Thursday, March 31, 2011

Do I Have Sciatica?

When it comes to lower back pain, there a couple of “buzz words” that you often hear in connection (I hesitate to use the expression “buzz words” because it sounds sort of dismissive). Sciatica is definitely one of those words. It feels like one of those words you might hear in a movie like Grumpy Old Men - “I got a pinched sciatica that’d make your lumbago look like eye strain,” says Jack Lemon to Walter Matthau. It’s a great line, but guess what? it’s not very medically accurate. I know, surprise, surprise, Hollywood gets it wrong, but in this case it’s important to make it clear what exactly sciatica is so you can figure out what’s causing your back, leg or hip pain.

So back to the quote, let’s take it apart a little. First, you can’t pinch your sciatica. Sciatica isn’t a thing - it’s a set of symptoms. Basically, that means that you can’t “have” sciatica, but you can display sciatica symptoms. Sciatica is really a word used to describe a set of symptoms such as:

  • lower back pain

  • leg pain

  • burning sensation

  • loss of sensation

  • tingling

  • numbness

  • muscle weakness

The quote also mentions “lumbago” which is another broad term that essentially just means lower back pain, so in fact, that “pinched sciatica” could also have had lumbago as one of its symptoms!

Now that we know what sciatica really is, we can move on. If you experience some of the symptoms that fall under sciatica, it’s commonly associated with spinal disc related problems like herniation (also called prolapse) or bulges. The spinal discs that separate the vertebrae in the lower back tend to weaken with age and, when out of place, can press on the nerve roots as they exit the spinal canal. This compression leads to inflammation, irritation and potentially significant pain. In severe cases, loss of sensation and muscle wasting can occur. Basically, sciatica is pretty serious and requires a long term approach because discs have very little blood supply with which to heal.

For problems like sciatica, Living Well Medical in NYC focuses on the non-surgical side of care; spinal decompression, chiropractic adjustment, acupuncture, massage therapy, Active Release Technique and a number of other treatments are available at our office, and by combining them, getting the right kind of help for chronic back pain is within reach. We can help you stop the pain if you need help - call today at 212-645-8151.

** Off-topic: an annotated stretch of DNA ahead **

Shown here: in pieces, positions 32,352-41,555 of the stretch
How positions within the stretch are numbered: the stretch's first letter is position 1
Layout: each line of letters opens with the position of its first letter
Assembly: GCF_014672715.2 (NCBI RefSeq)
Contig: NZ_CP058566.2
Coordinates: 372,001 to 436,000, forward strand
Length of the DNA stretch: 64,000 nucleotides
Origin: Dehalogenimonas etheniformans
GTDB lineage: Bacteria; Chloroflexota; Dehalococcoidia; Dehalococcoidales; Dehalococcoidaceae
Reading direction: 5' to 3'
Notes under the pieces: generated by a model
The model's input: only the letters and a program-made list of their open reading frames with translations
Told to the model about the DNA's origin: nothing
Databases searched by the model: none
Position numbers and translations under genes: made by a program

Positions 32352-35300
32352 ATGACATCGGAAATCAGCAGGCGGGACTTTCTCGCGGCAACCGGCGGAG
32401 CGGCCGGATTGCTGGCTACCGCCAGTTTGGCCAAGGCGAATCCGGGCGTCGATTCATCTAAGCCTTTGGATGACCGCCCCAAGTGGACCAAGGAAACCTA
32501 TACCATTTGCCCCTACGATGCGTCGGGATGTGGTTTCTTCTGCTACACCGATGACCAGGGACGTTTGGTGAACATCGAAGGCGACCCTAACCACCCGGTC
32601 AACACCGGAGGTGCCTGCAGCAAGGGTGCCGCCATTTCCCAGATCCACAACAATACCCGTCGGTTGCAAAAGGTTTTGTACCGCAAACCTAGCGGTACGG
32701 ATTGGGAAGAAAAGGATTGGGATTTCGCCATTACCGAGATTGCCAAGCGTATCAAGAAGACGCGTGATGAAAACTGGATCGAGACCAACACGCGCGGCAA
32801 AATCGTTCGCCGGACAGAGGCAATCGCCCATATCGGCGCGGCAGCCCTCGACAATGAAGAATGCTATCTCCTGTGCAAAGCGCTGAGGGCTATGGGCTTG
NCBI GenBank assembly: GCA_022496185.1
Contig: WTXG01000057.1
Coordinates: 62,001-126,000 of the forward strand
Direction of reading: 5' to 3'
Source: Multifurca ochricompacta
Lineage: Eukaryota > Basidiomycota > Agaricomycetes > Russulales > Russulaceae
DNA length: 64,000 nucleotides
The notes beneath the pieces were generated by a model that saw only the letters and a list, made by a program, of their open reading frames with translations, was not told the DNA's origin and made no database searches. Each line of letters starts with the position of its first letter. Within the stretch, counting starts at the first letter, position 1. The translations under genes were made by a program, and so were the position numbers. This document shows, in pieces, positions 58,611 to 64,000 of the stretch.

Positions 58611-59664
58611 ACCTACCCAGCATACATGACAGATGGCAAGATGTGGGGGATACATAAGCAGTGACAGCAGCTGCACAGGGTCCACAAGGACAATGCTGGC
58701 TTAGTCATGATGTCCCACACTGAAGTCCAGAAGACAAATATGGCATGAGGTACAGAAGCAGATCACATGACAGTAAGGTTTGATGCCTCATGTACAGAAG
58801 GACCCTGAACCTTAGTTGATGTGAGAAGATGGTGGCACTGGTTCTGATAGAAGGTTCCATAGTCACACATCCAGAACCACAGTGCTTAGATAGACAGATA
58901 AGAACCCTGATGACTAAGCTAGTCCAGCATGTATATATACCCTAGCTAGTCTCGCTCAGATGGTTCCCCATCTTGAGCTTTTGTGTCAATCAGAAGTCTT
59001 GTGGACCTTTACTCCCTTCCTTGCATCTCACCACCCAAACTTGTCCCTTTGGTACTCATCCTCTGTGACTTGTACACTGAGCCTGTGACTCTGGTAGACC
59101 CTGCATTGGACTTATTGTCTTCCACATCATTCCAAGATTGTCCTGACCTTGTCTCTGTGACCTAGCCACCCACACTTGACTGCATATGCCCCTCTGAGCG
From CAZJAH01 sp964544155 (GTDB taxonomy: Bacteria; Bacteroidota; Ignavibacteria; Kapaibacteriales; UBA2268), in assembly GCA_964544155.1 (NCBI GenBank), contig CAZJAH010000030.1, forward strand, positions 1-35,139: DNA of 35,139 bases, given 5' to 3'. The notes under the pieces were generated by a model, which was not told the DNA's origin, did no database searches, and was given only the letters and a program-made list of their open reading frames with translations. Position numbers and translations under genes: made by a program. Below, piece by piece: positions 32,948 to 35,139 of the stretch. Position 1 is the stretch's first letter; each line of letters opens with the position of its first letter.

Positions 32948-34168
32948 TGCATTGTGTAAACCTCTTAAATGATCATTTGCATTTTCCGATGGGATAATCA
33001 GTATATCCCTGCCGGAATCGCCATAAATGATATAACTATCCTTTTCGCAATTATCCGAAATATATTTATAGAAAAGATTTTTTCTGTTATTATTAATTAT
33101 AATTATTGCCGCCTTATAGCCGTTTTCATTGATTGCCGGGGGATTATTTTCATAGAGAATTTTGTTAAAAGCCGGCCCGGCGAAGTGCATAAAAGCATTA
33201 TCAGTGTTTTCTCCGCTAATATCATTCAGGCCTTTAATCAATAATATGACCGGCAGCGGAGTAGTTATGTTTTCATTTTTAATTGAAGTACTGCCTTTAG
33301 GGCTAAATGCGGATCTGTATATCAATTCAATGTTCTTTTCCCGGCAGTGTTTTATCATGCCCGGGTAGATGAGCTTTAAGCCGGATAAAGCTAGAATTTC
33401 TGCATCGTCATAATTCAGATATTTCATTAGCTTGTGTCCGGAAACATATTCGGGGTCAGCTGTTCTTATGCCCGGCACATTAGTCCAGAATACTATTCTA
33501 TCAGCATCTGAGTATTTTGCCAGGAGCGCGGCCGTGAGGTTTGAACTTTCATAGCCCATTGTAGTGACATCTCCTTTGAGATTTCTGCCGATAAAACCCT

- Dr. Shoshany, NYC Chiropractor

Saturday, March 12, 2011

Can Cervical Stenosis Occour Alongside Lumbar Stenosis

Stenosis simply means "narrowing of", specifically "Spinal Stenosis" is the narrowing of the middle spinal column, which runs vertically, holding the central nervous system inside it, providing protection to this vital sensory system. "Foreaminal Spinal Stenosis" is the narrowing of the horizontal openings in the spine, through which the peripheral nervous system branches out. In either case, spinal stenosis is the narrowing of the spinal columns, which puts pressure on the nervous system and causes interference, which often results in pain.

Patients who suffer from cervical spondylititic myelopathy, complain of neck pain, unsteadiness on their feet, difficulty walking, numbness paresthesias, and a loss of dexterity in the upper extremities are common. Radicular symptoms can also be caused by coexisting compression of nerve roots in the cervical spine. Bladder control can also be an issue, but it is less prominent.

It can be common to have lumbar stenosis along with cervical spondylitic myleopathy, so there should be a careful evaluation of the patient to rule out the coexistence of both conditions.

At Living Well Medical, we have treated many cases of spinal stenosis, it is very important for long term quality of life for the patient that coexisting conditions be ruled out and an integrated, individualized treatment plan be implemented to speed recovery and cause minimal disruption to the patient's lifestyle and hobbies.